[Australian Attorney-General] Philip Ruddock is a hypocrite when parading his Amnesty International membership. He pretends to give a toss for the organisation and the principles for which it stands: the rule of law, freedom from arbitrary arrest and punishment, freedom from torture, opposition to the perversion of accepted civilised notions of justice and the obligations he owes to those notionally under his protection. Instead, he has publicly and shamefully betrayed all of these precepts.
He is a liar when he pretends concern for [Guantanamo Bay prisoner] David Hicks’ fate. His protestations about Australia’s efforts to secure a speedy trial for Hicks cross the line of decency when we consider that Hicks is, after five years, not charged with any offence. Nor is he subject to the jurisdiction of any lawfully constituted court of justice. We know he has not committed any offences against Australian law. Our A-G says so. We also know that he does not stand charged with any known crime against US law. So how is it that the Attorney-General has not demanded the return of Hicks to the country that owes him protection as a matter of law?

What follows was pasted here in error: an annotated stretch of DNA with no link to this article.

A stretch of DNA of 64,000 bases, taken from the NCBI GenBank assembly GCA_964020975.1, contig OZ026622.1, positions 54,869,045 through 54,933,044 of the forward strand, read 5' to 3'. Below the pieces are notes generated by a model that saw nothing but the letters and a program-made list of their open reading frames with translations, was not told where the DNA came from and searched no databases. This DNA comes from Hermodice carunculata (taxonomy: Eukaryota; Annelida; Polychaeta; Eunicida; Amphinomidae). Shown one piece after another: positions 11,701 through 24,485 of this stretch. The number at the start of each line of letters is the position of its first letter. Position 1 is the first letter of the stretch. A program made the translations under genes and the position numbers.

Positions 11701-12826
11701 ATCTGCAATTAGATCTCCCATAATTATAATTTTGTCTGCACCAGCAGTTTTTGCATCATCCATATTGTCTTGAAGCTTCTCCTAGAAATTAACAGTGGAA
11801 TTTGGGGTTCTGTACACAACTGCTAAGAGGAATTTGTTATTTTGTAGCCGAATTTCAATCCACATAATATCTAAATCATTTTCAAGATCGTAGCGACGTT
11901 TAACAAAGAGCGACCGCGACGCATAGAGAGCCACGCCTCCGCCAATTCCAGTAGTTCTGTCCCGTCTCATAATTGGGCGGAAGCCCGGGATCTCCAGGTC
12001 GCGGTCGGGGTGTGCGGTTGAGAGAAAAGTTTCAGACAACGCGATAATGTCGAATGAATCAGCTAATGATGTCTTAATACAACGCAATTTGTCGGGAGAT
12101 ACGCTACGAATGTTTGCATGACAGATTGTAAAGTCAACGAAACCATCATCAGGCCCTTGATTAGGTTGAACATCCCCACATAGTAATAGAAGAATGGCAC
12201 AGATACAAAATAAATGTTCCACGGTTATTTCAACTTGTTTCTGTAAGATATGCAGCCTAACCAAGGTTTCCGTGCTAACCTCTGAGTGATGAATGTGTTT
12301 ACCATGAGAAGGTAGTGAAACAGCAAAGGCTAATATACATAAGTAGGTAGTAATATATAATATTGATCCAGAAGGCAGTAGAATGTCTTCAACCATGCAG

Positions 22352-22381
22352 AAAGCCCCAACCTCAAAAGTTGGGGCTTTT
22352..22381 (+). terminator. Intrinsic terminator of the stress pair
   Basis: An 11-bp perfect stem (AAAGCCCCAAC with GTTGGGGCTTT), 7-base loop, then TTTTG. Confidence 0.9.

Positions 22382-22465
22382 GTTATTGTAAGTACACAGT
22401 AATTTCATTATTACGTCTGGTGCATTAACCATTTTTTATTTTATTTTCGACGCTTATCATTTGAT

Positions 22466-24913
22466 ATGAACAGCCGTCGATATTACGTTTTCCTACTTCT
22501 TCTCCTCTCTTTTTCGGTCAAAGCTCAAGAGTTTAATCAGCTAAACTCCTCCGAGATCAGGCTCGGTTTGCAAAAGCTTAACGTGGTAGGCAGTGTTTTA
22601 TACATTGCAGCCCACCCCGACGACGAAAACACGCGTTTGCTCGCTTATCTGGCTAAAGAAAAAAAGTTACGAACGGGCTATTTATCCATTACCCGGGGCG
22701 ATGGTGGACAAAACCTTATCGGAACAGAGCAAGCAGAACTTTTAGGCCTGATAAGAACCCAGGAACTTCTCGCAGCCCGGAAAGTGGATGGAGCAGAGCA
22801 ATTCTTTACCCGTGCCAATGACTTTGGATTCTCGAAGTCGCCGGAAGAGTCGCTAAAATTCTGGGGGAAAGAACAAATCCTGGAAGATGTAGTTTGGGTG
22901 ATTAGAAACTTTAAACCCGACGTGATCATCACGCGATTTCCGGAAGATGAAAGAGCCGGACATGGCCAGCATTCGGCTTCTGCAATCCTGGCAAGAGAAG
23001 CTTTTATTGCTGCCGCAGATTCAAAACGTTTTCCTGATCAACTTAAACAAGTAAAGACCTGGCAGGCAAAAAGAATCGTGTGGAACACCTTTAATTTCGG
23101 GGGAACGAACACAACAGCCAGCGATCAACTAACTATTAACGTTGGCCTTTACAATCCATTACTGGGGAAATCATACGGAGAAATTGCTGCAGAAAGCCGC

It is because the A-G has publicly prostituted his duties to the law — and to those he owes a duty of protection — in the service of his political masters in the government he serves.
I say this without cover of privilege and challenge him to sue for defamation and take the risk of the facts emerging in any litigation. Cabinet solidarity is one thing; his mealy-mouthed public utterances on the subject are another. He should at least have the decency to stay silent rather than seek to defend and advance the indefensible.
And today we learn that the Howard government is terribly concerned about Hicks and will have him home by year’s end (or the election.)